Tag Archives: Landscapes

‘Tomato/Tomaaato’: Oil on Canvas 30″ x 40″

‘Tomato/Tomaaato’: Oil on Canvas 30″ x 40″
The colours explode in a frenzy of reds and yellows in this display at the Jean Talon-Market in Montreal’s Little Italy neighbourhood.

From my continuing series of ‘Foodscapes’.


Van Gogh meets Monet: A conversation

Van Gogh Meets Monet‘:

Concept, Text, Art Direction, Set-up, Background Painting (‘Country Road, PEI’), Photography: Robert Kramberger

(Van Gogh, Monet Figures: “Little Thinkers” series, The Unemployed Philosophers Guild)

Imagine if these two gentlemen had been painting side-by-side (they did meet in Paris, but never worked together) on a lovely day, in the French countryside (my painting, ‘Country Road, PEI’, substitutes for rural, 19 century France).

The premise of the scene:

Van Gogh’s paintings have fetched some of the highest prices for art; but he had sold only one painting during his lifetime (for a relative pittance). Unfortunately, he had difficulty garnering attention and respect for his work and never realized financial gain prior to his death in 1890 (self inflicted gunshot, or not).

Monet, on the other hand, had become somewhat of a sensation by 1886 (when this fictitious “en plein air” meeting would have taken place). His paintings were fetching handsome prices by then, allowing him to finally enjoy a very comfortable lifestyle, up until his own passing in 1926.

What would have been the tone of their conversation? I have added my suggestion below.

And what do you think they would say to one another? Go  ahead, add your own caption.

Van Gogh: “Bloody hell! You get 200 francs for that? Hrmph!

Monet: “Umm…is it time for lunch, yet?”



“What A Choice!”: Oil on Canvas 30″ x 36″

“What A Choice!”: Oil on Canvas 30″ x 36″

Call it “Food for Art”, or just simply “Foodscapes”. Another  in my new series devoted to food that is both delicious and delectable to the eye. Art that looks and tastes good!  (A figure of speech, of course; please do not attempt to eat the canvas).

Pricing a Painting, Inch by Inch

‘Tugboat: Pictou, N.S.’ 2014 – Oil on Canvas, 24” x 30”

The price? How much is this painting really worth and how in the world did the artist come up with this apparently arbitrary figure?

Well, this mysterious amount does have a rational origin, and is not merely pulled out of thin air. So how is it determined?

There are numerous methods to determining the price for a painting. Some artists will simply assign a table based on a few categories of size, i.e. small, medium and large. Others may opt for a more precise, calculated model to establish value. And it’s not just labour that should be considered: materials are also a factor. Oil paints, depending on their quality, can cost two to three times that of acrylics. On a large-scale painting, this could be a considerable cost of production.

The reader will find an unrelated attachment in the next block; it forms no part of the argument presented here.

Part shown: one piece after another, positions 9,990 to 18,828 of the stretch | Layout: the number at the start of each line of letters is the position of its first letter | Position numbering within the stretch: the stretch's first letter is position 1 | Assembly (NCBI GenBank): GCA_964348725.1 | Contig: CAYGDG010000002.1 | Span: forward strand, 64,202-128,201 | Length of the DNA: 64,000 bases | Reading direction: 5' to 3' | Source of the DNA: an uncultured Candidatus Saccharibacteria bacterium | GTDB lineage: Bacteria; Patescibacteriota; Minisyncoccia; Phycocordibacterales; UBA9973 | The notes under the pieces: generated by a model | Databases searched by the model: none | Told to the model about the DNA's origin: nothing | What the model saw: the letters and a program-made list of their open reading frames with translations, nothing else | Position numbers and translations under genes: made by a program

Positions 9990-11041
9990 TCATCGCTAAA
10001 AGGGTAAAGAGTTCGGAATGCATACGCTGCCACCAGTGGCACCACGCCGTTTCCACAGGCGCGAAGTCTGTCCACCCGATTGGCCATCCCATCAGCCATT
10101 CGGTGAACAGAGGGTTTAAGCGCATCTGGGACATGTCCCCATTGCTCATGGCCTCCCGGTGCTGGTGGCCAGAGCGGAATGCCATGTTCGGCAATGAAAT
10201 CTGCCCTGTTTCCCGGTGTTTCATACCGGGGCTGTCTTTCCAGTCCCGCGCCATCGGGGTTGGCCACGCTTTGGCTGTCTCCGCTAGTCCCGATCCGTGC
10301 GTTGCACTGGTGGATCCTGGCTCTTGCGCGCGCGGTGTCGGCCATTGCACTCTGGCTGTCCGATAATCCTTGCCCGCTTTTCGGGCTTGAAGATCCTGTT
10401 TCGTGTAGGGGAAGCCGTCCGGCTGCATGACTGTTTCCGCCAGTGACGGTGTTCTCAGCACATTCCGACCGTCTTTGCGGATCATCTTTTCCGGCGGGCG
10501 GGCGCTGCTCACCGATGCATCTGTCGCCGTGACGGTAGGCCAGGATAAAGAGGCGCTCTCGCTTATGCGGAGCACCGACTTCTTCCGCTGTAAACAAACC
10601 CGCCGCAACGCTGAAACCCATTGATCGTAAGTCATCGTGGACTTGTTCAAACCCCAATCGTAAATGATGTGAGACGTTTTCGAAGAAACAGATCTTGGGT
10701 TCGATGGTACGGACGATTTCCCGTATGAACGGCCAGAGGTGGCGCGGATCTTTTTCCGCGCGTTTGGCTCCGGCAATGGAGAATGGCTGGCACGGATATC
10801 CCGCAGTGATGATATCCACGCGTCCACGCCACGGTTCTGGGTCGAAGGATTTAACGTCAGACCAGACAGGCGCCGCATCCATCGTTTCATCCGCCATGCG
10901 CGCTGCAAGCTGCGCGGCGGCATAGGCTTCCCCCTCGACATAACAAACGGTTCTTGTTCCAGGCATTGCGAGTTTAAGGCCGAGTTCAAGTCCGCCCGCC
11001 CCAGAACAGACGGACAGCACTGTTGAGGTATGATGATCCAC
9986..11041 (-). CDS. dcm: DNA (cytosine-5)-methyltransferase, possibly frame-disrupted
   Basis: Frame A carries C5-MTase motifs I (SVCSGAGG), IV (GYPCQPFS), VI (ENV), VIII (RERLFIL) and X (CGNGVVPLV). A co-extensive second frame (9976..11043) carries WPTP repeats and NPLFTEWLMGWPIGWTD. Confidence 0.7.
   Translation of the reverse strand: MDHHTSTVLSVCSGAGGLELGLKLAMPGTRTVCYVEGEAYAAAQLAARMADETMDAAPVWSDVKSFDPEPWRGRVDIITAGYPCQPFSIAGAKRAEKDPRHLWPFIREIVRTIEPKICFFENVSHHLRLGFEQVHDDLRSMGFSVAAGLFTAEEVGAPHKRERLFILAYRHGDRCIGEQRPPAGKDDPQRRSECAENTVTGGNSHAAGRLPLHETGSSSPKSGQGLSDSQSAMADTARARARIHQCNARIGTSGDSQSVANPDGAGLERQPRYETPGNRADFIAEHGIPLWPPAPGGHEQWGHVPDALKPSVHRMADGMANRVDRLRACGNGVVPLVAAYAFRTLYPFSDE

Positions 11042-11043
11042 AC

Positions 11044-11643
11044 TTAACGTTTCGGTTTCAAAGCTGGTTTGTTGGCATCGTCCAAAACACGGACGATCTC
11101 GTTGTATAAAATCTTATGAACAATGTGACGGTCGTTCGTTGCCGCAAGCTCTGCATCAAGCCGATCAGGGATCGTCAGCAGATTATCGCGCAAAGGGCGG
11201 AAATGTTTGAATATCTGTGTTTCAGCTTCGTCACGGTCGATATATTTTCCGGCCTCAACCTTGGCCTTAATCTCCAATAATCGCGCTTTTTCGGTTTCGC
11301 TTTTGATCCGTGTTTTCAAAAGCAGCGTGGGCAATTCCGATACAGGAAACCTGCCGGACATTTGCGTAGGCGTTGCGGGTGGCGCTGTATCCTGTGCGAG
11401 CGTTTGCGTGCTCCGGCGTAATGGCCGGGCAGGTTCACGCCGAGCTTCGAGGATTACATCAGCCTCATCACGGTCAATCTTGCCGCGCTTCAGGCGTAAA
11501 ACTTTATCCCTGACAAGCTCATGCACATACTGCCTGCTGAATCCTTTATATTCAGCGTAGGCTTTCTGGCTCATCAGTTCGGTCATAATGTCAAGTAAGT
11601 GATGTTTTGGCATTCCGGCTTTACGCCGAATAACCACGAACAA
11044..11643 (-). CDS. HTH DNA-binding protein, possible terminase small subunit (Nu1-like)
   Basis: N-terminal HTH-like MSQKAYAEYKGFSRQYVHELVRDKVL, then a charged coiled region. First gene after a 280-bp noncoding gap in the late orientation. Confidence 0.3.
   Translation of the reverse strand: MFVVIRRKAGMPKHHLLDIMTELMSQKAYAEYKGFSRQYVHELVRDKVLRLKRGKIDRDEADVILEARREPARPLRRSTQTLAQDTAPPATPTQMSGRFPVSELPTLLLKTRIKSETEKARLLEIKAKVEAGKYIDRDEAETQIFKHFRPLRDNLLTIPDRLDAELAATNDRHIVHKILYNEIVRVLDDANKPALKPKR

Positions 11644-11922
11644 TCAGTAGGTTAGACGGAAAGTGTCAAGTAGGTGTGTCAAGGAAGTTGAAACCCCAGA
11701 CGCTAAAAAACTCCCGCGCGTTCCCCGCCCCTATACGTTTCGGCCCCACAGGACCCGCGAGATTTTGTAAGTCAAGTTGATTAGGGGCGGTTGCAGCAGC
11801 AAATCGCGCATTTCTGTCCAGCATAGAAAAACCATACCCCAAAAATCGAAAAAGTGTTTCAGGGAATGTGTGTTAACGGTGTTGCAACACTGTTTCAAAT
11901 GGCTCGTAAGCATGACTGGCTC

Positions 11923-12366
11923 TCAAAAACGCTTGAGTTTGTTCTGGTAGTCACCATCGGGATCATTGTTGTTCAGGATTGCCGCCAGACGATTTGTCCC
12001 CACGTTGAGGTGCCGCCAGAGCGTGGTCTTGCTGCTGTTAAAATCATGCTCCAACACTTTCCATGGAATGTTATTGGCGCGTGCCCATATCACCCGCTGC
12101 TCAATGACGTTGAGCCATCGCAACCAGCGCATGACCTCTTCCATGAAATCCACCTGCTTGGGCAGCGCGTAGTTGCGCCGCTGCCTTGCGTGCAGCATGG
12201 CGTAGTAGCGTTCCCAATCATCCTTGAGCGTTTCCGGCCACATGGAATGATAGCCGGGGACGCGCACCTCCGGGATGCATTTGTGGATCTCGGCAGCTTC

Then, there is always the market to consider: how does a particular artist’s work compare to other works of similar caliber? What is the history of sales for the artist? And what can the market support?

Framing is another issue. Often times, art buyers are not aware of the costs of quality, custom framing vs. ready-made products found off-the-shelf. For this reason, artists may offer works “framed or unframed” as options. (Note: I plan to delve into this topic more thoroughly in a future blog).

So, what is the price of ‘Tugboat: Pictou, N.S.’?

I have used the tried and true “dollar per square inch” model. Depending on variables mentioned earlier, a dollar figure is determined (I have established $0.85 per square inch for this work) and then multiplied accordingly.

This painting is 24” x 30”. Therefore, 720 square inches multiplied by $0.85 = $612 (rounded to $625 for uniformity and clarity), unframed. Note: This is my private sale price. A mark-up would likely be applied if sold through a gallery, as they tend to take as much as 50% in commissions on final sale price (another major topic to explore in the near future).

Would you like that framed or unframed?

– Robert Kramberger

A picture may be worth a thousand words, but a good painting is priceless.